Sara S. Metcalf, Ph.D.

Associate Professor of Geography

The State University of New York at Buffalo


I study urban geography and practice dynamic modeling while teaching courses in both. My research agenda is focused on urban health and sustainability. As related to my particular interest in the social dimensions of healthy aging in urban environments, an NIH project is funding my collaboration with the dental schools of New York University and Columbia University to model policy and program interventions that address disparities in oral health outcomes among older adults in Manhattan. A broader thread of my urban health research agenda is embodied in a collaborative study examining the integration of grey and green urban infrastructure to promote the health and well-being of urban populations.

On the sustainability front, I am part of an interdisciplinary working group modeling human risk perception and associated behavior in response to global climate change. My research on the sustainability of urban ecosystems has benefitted from a civic engagement with the Massachusetts Avenue Project to model urban agriculture and the local food movement. This line of research also builds upon an earlier collaboration with Georgia Tech on an NSF-funded project that examined the role of mental models in shaping stakeholder decisions about shared resource concerns in metropolitan areas.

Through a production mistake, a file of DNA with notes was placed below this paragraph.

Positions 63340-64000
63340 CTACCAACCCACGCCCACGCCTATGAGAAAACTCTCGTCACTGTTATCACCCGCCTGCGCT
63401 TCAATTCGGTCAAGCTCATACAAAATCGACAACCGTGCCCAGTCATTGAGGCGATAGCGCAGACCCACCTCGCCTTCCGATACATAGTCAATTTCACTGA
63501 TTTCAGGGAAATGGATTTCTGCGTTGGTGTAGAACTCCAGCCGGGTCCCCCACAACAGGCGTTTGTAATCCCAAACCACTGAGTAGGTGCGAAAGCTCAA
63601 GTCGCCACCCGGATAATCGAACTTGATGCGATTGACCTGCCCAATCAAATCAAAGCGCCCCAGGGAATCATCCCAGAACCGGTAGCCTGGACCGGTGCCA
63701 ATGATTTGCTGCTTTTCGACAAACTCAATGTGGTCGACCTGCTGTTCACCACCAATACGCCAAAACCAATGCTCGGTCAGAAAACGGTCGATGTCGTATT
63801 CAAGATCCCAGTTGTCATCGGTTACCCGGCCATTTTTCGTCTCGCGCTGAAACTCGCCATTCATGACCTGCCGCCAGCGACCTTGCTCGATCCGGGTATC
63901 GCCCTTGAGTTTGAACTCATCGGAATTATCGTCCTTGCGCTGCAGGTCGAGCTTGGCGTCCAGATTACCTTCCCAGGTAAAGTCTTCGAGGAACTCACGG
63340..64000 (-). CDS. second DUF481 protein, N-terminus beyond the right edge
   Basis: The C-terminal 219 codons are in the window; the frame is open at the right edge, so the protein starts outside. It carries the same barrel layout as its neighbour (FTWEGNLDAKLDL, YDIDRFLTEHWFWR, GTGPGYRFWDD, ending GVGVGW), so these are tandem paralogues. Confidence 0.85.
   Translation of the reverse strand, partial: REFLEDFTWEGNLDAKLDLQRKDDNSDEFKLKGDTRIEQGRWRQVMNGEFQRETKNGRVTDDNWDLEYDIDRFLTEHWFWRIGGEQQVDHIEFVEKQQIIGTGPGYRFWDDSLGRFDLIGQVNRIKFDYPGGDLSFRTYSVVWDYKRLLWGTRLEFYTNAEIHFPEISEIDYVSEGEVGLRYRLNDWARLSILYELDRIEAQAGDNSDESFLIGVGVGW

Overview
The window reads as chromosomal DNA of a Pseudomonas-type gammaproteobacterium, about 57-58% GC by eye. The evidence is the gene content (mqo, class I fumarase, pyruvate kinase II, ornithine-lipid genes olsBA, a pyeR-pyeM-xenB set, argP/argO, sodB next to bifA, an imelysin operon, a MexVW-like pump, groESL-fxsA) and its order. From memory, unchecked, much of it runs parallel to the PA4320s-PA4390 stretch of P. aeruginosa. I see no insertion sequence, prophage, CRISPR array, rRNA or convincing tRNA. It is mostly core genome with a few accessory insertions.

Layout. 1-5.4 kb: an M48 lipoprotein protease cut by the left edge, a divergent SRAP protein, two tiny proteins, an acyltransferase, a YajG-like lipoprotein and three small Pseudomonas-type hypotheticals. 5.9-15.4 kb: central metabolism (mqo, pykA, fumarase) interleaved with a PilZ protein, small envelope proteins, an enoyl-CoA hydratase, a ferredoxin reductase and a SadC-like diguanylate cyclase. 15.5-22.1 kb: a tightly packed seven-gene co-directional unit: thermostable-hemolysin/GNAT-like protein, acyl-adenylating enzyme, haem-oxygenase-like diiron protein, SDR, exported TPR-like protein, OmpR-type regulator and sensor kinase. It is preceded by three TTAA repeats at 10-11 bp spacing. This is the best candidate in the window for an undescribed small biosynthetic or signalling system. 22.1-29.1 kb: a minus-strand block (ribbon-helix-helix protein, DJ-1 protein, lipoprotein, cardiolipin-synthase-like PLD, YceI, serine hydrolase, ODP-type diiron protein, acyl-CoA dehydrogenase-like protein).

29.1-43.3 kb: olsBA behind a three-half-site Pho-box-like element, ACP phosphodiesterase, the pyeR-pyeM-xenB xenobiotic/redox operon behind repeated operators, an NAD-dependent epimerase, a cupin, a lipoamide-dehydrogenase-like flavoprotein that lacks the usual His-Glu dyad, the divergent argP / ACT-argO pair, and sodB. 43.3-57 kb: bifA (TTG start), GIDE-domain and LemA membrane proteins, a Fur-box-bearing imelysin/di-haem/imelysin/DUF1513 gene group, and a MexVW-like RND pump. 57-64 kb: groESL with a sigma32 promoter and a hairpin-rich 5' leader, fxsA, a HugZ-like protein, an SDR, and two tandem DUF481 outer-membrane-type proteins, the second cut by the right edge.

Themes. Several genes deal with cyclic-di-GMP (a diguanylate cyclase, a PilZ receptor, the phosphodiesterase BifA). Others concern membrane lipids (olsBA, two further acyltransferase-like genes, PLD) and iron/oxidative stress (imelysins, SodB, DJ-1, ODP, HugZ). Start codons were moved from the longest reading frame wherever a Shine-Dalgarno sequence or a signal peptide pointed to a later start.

I employ the methodology of system dynamics in constructing, simulating, and testing stock-flow and agent-based models of resource issues, migration patterns, and other aspects of human interactions in the urban context. I work with a variety of simulation software (primarily AnyLogic and Vensim, but also Stella and NetLogo). Prior to academe I accumulated several years of industry experience as an engineer and strategist with United Technologies, General Motors, and Intel corporations.

Courses Taught:

Educational Background:


UNIVERSITY OF ILLINOIS, Urbana-Champaign, IL
Ph.D. (2007) degree in Geography.
Thesis: Simulating the Social Dynamics of Spatial Disparity through Neighborhood Network Evolution.

MASSACHUSETTS INSTITUTE OF TECHNOLOGY, Cambridge, MA
M.S. (2001) degrees in Management and Chemical Engineering through the Leaders for Manufacturing program.
Thesis: A System Dynamics Exploration of Future Automotive Propulsion Regimes.

TEXAS A&M UNIVERSITY, College Station, TX
B.S. (1996) degrees in Chemical Engineering and Biochemistry.

SANTA FE INSTITUTE, Santa Fe, NM
Participant in the 2004 Complex Systems Summer School (CSSS).